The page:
AntiquesClassic Monday

The elegant and refined aesthetics of a fratinized console

Tenth appointment with Classic Monday dedicated to the wall table.

Commonly referred to as a French “console”, following the great development and domination that France will have in the decorative arts from the eighteenth century onwards, this type of furniture, also called wall table or wall table, is a piece of furniture that was born during the Renaissance and that developed especially in the seventeenth century.

It is mainly a parade furniture: in fact, in ancient times, it had the function of support for inlaid cabinets, props inserted in display cases or, as described by the inventories of the Piedmontese royal palaces of the seventeenth century and documented by numerous paintings, they were tables covered with precious carpets on which were objects in silver, porcelain and elaborate glass.

Evaristo Baschenis, Musical Instruments, Via

It was mainly in the Baroque era that the table itself began to have a decorative function.

And so, following Bernini’s dictates of the Roman Baroque, real sculptures such as newts, Turkish slaves, chimeras and cherubs were placed to support splendid antique marble tops.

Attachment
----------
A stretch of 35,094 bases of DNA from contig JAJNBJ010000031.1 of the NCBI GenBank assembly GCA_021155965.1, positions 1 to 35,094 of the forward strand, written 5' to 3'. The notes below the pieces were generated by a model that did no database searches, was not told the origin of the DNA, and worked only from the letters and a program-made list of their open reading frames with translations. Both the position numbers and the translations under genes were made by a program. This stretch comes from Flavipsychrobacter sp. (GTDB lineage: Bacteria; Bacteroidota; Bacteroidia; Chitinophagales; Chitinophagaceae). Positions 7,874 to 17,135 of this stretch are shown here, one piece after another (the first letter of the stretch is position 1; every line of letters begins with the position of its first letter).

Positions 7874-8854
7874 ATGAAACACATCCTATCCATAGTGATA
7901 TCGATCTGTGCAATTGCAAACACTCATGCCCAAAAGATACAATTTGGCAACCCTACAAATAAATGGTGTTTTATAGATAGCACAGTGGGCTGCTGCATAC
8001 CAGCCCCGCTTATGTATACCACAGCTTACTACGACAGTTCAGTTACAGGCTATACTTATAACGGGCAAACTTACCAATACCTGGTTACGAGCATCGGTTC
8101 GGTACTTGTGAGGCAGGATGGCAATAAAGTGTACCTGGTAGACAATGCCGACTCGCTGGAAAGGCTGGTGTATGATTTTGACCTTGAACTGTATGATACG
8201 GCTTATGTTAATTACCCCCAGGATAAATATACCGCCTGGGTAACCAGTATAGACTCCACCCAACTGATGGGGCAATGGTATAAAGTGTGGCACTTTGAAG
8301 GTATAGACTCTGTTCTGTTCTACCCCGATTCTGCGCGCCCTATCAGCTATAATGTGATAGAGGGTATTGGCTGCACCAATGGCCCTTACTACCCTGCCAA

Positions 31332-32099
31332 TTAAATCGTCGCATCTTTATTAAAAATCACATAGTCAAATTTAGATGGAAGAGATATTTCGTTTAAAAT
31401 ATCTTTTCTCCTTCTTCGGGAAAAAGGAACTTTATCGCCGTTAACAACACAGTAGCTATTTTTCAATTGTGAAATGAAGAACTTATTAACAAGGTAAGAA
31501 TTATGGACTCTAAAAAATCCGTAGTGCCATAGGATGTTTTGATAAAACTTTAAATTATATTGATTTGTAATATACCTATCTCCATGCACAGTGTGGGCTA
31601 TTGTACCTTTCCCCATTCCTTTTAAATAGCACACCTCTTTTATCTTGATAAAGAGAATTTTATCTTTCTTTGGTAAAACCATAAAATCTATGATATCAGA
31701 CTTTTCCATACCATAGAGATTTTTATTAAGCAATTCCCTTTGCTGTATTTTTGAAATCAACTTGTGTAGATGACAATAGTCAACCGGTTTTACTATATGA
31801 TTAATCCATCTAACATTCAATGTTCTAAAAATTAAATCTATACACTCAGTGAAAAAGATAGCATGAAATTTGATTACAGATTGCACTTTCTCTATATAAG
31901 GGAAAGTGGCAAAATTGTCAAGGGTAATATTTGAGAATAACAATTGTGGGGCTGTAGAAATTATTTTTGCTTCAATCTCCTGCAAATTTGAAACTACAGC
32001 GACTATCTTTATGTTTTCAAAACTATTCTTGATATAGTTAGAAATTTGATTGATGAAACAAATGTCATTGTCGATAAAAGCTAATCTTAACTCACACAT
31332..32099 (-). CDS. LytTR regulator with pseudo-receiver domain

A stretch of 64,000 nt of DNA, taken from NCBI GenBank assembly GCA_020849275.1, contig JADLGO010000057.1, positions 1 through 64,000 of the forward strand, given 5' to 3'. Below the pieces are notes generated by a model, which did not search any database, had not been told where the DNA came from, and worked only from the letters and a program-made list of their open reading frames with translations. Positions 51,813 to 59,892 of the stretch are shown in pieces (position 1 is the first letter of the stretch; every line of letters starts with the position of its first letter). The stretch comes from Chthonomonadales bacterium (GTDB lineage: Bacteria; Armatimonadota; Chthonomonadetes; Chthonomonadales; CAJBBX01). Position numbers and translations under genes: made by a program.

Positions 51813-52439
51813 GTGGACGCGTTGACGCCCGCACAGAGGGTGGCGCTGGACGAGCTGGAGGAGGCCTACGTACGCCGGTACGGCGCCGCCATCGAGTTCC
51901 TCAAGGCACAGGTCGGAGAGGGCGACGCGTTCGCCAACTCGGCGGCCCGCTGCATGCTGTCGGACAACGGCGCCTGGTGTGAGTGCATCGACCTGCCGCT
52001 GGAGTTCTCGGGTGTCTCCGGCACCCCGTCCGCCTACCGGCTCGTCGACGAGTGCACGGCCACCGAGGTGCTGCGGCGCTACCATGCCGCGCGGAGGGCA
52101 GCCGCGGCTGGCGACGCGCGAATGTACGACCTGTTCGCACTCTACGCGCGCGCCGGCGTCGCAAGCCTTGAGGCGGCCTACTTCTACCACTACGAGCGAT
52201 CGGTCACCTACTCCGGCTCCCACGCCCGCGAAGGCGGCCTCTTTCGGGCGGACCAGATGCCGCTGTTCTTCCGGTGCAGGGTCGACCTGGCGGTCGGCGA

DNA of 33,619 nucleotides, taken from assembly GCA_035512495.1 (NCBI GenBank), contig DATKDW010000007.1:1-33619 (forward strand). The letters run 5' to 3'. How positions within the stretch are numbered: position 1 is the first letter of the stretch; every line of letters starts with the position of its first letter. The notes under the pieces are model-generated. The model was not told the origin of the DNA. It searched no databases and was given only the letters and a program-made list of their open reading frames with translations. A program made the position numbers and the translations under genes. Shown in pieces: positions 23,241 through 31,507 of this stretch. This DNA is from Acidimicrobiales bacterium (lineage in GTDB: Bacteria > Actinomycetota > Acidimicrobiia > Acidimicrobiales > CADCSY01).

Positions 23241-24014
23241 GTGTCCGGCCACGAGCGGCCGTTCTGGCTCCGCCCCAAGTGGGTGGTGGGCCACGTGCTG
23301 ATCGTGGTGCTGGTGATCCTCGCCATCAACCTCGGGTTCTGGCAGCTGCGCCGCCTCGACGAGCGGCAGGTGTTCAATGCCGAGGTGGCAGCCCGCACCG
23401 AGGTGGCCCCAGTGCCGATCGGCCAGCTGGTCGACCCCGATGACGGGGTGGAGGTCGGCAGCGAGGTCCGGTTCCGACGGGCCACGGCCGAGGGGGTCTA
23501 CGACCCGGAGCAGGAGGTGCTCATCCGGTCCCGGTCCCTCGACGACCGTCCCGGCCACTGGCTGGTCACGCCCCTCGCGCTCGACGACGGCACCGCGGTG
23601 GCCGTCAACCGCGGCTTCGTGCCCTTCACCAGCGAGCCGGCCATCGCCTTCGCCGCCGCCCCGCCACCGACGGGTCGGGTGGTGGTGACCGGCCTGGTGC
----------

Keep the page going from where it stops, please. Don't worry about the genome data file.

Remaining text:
The galleries and corridors of the palaces were enriched by a parade of parade tables surmounted by paintings or mirrors in elaborate frames, which will take on shapes and movements dictated by the styles that will follow one another over the centuries.

From the inventories it turns out that the costs of these furnishings were mainly dictated by gold leaf for gilding, precious slabs of mirrors and rich marbles. This is why in service rooms or country buildings we prefer furniture with cheaper furniture, not necessarily less beautiful, but often it was the use of walnut to dominate and in Italy the persistence of a simple furniture still linked to the Renaissance taste will continue for a long time, especially in tables, pantries and wardrobes. This is why traditionally the antique dealers of the last century have often dated these pieces of furniture in much older periods than the real ones of their realization: the study of the archives of palaces and sacristies has allowed us to learn how these furnishings continue to find market and realization until at least the first quarter of the eighteenth century.

A clear demonstration of this is the console object of our study.

Dating back to the early eighteenth century, it is characterized by a shaped top scorniciato and supported by lyre legs.

The reference model is that of the so-called fratina or lyre tables, whose supports and crossbars are made from simple shaped and natural, unpainted wooden boards.

Despite the more rustic taste of this console compared to the more elaborate ones of Baroque influence, the carving of the pods under the band and the lyres that connect the legs is very careful and cared for, demonstrating the search for a decorative component of clear late Renaissance taste, where the architectural harmony of the form and its design are respected and create an object master of an elegant and refined aesthetic, making it a piece of furniture still highly sought after.

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L'Arte è la mia passione. Il mio autore preferito? I fratelli Campi.
L'Arte è la mia passione. Il mio autore preferito? I fratelli Campi.

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